If the control system independently processes the three measurements, typical test procedures apply, but a loop test should be done to verify the accuracy of the compensated flow reading. Multivariable meters appear to be complex. However, by identifying the measurement components, a loop test can be set up to quickly verify that the meter is correctly measuring the flow to a desired percent of reading accuracy. For example, consider a steam application:
For this example, set up a nonlinear test where the expected pounds per hour (lbs/hr) output is calculated for specific pressure input test points assuming a constant, typical 450ºF temperature and a static pressure of 14.735 pounds per square inch (psi), since the low side of the transmitter is vented to atmosphere for testing. Consulting with the control engineer, expected measurements might be:
Instruments are available that have unique features for testing multivariable transmitters. The proceeding nonlinear table can be entered into software for a specific tag and can be downloaded into the test instrument for testing. Additionally, the three tests can be performed on the process variables versus each HART value that is used in the compensated output calculation. The only additional test tool required would be a temperature block.
The loop test should simply be a five-point check of inches of water (inH2O) versus pounds per hour at 0 percent, 50 percent, 100 percent, 50 percent, and 0 percent. If all the measurements fall within 1 percent of reading, the technician can move on to the next instrument. If the loop test result is marginal or a failure, then three tests of the differential pressure versus HART, RTD temperature versus HART, and static pressure versus HART will need to be performed and adjusted as needed. Upon completion of the three variables that plug into the flow calculation, a quick check of the 4–20 milliampere (mA) output should be done as well. Assuming one or more of the inputs required adjustment, a final “as left” loop test of the improved flow output will document that the meter is in good operating condition. It saves time to focus on the nonlinear input versus flow output for a multivariable loop. This will result in a much simpler maintenance task for the instrument technician.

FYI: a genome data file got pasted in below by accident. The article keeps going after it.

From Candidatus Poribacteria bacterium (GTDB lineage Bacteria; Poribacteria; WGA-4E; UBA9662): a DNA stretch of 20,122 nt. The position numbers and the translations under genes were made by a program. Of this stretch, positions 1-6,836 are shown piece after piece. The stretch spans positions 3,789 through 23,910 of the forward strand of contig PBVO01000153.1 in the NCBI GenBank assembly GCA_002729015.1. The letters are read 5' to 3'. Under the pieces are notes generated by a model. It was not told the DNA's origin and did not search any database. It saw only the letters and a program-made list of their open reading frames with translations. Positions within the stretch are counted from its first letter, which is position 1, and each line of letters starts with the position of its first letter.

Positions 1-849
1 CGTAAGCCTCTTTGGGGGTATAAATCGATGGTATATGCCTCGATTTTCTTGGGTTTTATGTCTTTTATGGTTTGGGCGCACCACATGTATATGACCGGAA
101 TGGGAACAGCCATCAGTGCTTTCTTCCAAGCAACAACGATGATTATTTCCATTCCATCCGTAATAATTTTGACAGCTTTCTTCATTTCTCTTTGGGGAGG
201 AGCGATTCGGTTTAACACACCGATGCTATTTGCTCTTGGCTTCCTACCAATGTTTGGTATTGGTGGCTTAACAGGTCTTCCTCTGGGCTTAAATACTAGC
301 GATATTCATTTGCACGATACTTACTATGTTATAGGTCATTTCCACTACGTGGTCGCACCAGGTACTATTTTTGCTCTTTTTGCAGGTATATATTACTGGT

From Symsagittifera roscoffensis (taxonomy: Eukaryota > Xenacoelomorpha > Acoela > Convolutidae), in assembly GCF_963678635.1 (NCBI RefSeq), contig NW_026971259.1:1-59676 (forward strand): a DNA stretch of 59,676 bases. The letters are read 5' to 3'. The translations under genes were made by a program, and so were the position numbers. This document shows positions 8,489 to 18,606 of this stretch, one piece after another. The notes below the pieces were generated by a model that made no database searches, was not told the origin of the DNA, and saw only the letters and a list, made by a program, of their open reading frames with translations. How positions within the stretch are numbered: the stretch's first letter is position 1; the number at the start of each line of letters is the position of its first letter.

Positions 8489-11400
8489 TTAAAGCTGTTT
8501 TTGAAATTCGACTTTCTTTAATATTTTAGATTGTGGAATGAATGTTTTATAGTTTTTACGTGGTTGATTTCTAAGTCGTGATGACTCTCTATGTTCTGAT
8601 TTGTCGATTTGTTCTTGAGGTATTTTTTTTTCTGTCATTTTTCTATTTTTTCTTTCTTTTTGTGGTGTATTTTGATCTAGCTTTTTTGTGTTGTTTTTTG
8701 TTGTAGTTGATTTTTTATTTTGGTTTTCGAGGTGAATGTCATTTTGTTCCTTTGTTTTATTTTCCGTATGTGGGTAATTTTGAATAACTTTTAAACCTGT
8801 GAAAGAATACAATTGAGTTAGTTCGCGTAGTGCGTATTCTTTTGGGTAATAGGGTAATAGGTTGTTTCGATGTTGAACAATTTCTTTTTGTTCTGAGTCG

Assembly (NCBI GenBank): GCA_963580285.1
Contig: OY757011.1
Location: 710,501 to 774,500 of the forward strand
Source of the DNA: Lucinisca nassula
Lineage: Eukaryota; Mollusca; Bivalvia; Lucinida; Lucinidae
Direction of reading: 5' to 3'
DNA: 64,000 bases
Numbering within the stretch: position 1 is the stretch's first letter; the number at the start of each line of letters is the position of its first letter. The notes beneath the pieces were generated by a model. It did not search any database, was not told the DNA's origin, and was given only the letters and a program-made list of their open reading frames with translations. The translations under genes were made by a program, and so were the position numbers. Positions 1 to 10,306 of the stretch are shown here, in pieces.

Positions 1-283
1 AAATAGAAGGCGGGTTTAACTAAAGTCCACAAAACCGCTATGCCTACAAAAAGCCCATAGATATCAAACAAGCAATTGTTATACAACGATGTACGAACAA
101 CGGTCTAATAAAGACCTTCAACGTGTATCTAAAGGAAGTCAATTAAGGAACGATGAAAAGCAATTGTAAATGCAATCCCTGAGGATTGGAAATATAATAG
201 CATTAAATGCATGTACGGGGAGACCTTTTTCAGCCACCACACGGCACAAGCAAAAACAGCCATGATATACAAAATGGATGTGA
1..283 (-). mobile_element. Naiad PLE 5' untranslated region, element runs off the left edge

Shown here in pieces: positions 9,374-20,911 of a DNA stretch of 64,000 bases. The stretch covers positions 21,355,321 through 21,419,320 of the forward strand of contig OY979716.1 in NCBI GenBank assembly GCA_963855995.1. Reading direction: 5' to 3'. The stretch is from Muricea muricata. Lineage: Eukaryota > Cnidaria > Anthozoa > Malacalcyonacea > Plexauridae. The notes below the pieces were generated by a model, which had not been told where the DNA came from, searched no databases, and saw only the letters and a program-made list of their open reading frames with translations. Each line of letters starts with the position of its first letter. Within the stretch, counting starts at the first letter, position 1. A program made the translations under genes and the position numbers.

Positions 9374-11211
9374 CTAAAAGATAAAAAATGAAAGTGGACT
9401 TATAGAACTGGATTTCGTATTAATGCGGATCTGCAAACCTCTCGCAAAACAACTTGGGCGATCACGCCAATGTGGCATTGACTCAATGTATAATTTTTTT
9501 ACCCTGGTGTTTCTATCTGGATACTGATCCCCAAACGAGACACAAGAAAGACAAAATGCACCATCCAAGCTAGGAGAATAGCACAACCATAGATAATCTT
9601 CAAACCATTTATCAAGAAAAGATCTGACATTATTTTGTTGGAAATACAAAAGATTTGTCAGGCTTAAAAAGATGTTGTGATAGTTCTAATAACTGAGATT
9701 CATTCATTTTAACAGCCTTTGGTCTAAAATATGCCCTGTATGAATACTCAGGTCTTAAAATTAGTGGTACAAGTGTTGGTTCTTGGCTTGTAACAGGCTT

A pressure loop can easily be checked by applying a pressure to the input transmitter and comparing it to the DCS or final control reading. This can be done very quickly and can be much more effective than testing just the transmitter. Any batch control loop should be evaluated for loop testing with the goal to make work more efficient for the technician while verifying that control measurements are as accurate as possible.
This same technique should be considered for control valve testing, where a mA input into the I/P is compared to a mA output (feedback). This would also apply to smart control valve positioners using a communicator to step the valve and monitor the digital feedback. By making 10 percent test points, a quick test on a valve will verify it is operating correctly. In most cases, the valve will pass, and the technician can make a quick round of testing critical control valves.
An overlooked component of a flow loop is the primary element (orifice plates, annubars, or averaging pitot tubes). These are critical for proper flow measurement. They cannot be calibrated, but they should be inspected for damage or wear.
Another critical area where loop testing should be considered is the safety instrumented system (SIS). When the process is down, it is common to follow a script of testing procedures that can include calibration of single instruments. However, whenever possible, consider checking an entire loop where the integrity of a critical measurement can be verified, especially for temperature (using a block or bath) or pressure measurements. Also, it may be possible to perform quick and simple tests on an SIS while the process is running to ensure systems are operating properly.
Many, many process plants perform calibration by simply checking the transmitter. It takes time to use a temperature block or bath, but consider how important it is to test all the devices that make a given measurement. Transmitters are not the only devices that drift. Temperature probes drift due to thermal stress/shock and vibration or physical damage. DCS and PLC input cards drift as much or more than transmitters. If loops are not being tested, how can a good measurement be made? Without good measurements, how can optimum control, safety, reliability, and quality be ensured?
As instrumentation and automation evolve, so should the methods for calibrating instrumentation. Loop testing is not a new concept, but it is underutilized for instrumentation testing as an effective strategy. New integrated calibration devices enable flexible tests that meet a variety of applications and provide detailed documentation and electronic reporting.
By approaching the task of calibration with a fresh look, there are plenty of opportunities to do more with less and effectively “touch” every instrument in the plant more efficiently using loop calibration strategies. Logical and careful planning of loop testing strategies results in improved control performance without compromising quality, reliability, or safety of plant operations.
Ned Espy has been promoting calibration management with Beamex for almost 20 years. Ned has helped develop best practices for calibration, with a focus on pressure, temperature, and multivariable instruments. He is a consistent editorial contributor to leading industry publications and has received significant recognition within the automation industry. Ned teaches calibration best practices and provides technical support to end users and the Beamex sales team in North America.
A version of this post originally was published at InTech magazine.
Source: ISA News